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Stronger Is Not Your Typical Oscar-Bait Biopic, According To Tatiana Maslany

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See the words ‘based on a true story’ on a film poster, and you’d be forgiven for assuming that you know the score: a film-by-numbers featuring a man overcoming adversity in time for an uplifting, feel-good conclusion, with his long-suffering love interest standing stoically (and, in all likelihoods, silently) by his side. Stronger, which tells the story of how Boston Marathon bombing survivor Jeff Bauman (Jake Gyllenhaal) slowly and painfully adjusts to life after losing both legs, is not that film.

This is in no small part thanks to the nuanced portrayal of Jeff’s on-off girlfriend, Erin, as played by Tatiana Maslany. Instead of fading into the background as his patient, endlessly forgiving love interest, she’s a fully-realised woman: one who’s wracked with guilt (a dedicated marathon runner, she’s the reason that Jeff was waiting at the finish line when the blast went off) yet unwilling to sacrifice everything to a man who’s often selfish and childlike. In other words, she’s the kind of three-dimensional female character we should be far more used to seeing on screen. We caught up with the star, best known for her Emmy-winning turn in Orphan Black, to learn more about how she prepared for such a challenging role

The girlfriend character in a film like Stronger is often this stoic shoulder-to-cry-on who never complains – it’s not very realistic trope, and one that does women a disservice. But Erin is not like that all – is that something that drew you to the part?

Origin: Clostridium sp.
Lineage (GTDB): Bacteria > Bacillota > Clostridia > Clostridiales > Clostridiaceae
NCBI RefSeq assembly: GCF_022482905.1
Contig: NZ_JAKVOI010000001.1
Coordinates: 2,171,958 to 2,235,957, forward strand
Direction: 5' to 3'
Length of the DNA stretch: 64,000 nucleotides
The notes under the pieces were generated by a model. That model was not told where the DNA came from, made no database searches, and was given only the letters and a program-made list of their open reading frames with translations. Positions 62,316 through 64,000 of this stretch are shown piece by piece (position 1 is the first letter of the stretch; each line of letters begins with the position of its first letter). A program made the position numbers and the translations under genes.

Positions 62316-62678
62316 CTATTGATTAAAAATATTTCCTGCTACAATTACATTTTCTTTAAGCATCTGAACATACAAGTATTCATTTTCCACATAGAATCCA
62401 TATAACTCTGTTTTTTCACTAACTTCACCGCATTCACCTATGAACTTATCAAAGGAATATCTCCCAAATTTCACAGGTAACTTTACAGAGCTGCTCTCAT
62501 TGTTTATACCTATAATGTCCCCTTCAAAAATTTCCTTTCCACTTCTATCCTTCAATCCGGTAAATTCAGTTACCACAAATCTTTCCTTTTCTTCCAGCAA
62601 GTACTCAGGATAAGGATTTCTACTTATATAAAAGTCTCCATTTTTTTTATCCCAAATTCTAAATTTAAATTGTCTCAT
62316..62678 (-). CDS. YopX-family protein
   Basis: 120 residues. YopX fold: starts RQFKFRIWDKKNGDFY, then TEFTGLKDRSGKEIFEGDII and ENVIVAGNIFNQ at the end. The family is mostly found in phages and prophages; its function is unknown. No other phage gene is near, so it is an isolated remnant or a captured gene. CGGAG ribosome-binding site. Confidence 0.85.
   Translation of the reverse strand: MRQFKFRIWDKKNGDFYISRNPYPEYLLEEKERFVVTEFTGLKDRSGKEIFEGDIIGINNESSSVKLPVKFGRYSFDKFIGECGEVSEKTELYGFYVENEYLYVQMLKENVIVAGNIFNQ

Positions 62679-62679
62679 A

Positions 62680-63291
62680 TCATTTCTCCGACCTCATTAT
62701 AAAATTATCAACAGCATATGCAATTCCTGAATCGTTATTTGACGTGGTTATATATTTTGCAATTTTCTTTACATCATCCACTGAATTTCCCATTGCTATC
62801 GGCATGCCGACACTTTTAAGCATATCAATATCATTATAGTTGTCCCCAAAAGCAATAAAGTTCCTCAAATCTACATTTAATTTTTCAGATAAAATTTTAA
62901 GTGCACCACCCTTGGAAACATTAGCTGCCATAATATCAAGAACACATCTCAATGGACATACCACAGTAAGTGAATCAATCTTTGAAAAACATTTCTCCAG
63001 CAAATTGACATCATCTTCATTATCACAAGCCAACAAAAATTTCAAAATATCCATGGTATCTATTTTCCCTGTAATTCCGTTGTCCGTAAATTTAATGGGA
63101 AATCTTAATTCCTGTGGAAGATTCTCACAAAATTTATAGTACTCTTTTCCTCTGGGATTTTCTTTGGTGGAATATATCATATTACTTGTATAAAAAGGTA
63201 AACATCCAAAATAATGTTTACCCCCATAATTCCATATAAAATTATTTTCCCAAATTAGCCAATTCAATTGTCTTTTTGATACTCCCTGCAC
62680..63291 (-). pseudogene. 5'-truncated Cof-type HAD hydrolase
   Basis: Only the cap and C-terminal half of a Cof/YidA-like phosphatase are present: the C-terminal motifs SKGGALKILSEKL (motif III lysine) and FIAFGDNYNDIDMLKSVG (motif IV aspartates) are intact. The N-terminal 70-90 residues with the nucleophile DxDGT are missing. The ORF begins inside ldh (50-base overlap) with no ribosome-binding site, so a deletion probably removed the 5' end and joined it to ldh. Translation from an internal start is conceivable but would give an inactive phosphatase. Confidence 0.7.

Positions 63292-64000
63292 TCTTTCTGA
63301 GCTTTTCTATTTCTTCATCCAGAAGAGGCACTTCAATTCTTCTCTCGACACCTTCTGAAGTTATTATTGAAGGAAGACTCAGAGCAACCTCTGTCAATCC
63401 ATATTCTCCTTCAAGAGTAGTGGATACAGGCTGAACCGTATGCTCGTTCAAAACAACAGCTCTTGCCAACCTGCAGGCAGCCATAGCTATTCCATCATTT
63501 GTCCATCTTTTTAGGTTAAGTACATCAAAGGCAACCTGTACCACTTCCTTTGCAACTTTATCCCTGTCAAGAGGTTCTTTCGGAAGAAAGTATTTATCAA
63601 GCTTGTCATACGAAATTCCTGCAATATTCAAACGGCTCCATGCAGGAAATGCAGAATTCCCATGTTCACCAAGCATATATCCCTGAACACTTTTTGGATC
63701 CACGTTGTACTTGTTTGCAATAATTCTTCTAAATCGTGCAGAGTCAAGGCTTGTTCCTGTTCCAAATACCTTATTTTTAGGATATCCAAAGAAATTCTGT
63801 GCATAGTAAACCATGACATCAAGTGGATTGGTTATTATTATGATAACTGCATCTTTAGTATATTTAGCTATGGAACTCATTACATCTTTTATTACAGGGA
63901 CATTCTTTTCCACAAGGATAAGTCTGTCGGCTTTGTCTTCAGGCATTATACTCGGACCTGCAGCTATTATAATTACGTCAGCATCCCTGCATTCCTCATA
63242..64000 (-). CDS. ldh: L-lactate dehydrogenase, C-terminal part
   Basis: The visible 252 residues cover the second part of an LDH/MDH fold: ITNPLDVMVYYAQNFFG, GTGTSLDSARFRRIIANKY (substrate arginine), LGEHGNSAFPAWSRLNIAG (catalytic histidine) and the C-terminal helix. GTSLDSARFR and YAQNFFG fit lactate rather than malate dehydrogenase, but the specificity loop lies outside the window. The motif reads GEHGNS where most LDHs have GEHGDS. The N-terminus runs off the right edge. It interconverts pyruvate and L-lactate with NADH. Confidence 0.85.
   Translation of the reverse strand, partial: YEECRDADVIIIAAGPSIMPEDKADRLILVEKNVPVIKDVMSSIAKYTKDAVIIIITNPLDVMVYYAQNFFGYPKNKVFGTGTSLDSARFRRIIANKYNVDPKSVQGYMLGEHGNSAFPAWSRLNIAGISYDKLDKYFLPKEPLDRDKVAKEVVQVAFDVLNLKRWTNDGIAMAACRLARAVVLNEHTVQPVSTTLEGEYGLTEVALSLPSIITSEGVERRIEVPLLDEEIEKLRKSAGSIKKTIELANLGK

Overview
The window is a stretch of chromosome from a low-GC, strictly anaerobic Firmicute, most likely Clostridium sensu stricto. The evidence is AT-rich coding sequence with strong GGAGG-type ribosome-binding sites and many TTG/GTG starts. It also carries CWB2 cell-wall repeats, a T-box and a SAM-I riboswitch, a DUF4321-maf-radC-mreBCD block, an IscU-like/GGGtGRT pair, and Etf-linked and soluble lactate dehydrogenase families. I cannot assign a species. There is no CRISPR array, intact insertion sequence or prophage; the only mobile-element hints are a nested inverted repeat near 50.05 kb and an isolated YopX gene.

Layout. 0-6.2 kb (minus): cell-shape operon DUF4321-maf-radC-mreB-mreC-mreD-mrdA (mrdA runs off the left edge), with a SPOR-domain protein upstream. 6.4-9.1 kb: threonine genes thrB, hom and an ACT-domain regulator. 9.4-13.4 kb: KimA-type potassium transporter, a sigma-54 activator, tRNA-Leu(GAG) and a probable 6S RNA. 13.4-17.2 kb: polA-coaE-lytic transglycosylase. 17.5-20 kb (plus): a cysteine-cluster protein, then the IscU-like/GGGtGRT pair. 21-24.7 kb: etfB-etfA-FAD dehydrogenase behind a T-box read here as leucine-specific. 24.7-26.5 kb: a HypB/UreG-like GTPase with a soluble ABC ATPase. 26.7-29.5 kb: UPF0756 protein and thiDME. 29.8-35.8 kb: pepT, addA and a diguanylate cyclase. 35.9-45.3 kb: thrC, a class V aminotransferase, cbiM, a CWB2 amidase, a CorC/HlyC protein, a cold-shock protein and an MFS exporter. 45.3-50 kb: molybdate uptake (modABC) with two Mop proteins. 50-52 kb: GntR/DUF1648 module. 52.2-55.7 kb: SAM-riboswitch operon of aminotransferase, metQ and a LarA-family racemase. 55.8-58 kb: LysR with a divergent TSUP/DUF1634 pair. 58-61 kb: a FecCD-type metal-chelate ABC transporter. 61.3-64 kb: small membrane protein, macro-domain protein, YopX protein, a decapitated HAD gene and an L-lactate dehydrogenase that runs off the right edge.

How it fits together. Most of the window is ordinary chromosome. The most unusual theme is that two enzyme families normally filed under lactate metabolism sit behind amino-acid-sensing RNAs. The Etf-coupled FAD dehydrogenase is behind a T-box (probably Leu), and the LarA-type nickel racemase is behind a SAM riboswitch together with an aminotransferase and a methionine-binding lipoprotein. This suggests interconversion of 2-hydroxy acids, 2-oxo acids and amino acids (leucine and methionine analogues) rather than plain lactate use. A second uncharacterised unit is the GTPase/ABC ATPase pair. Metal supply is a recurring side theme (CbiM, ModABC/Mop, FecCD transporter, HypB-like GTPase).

There’s no question that it did. I want nothing to do with that as a part – it’s a trope that’s so prevalent and it does a massive discredit to women and to the people who are taking care of something. Caregivers are human beings who are struggling: what I loved about Erin so much is that she has this emotional stamina. She’s a marathon runner, she has this strength but at the same time there’s massive doubt and guilt, because she blames herself for Jeff being there [at the finish line] – all of this is colliding within her. She does play that role of the caring girlfriend for a little bit but that isn’t all she can be.

How much interaction did you have with the ‘real’ Erin?

I met Erin a few times before we started filming. We hung out, went for coffee, did Pilates: it was really about connecting for me, just gleaning a sense of her strength and who she is. She’s an immensely private person, and justifiably so – I would never want to pry past into something that I didn’t need to know. John had done such diligent [research] work as it was, and the script puts you into these situations that feel very real and very complicated – that, mixed with meeting her was really, really helpful.

Do you think it’s more difficult to play a real person than a fictional character?

There’s a massive responsibility in playing someone who’s alive, and who has an emotional connection to the story. There’s also this huge responsibility in telling the story in terms of Boston: what it means to Bostonians, to America and to the world. The film seeks to be really honest about how hard it was for Jeff, how he didn’t feel ‘Boston Strong’ – that moniker can be so difficult to hold up when you’re at the worst point in your life yet people are touting you as a hero, and expecting you to be like that. It’s shining a light on something not everybody knew. I certainly didn’t, though I’d followed what happened in Boston, as we all did in North America: I didn’t know the complexity of this story, or any of the survivors’ stories. There are probably thousands out there that are just as complicated as this.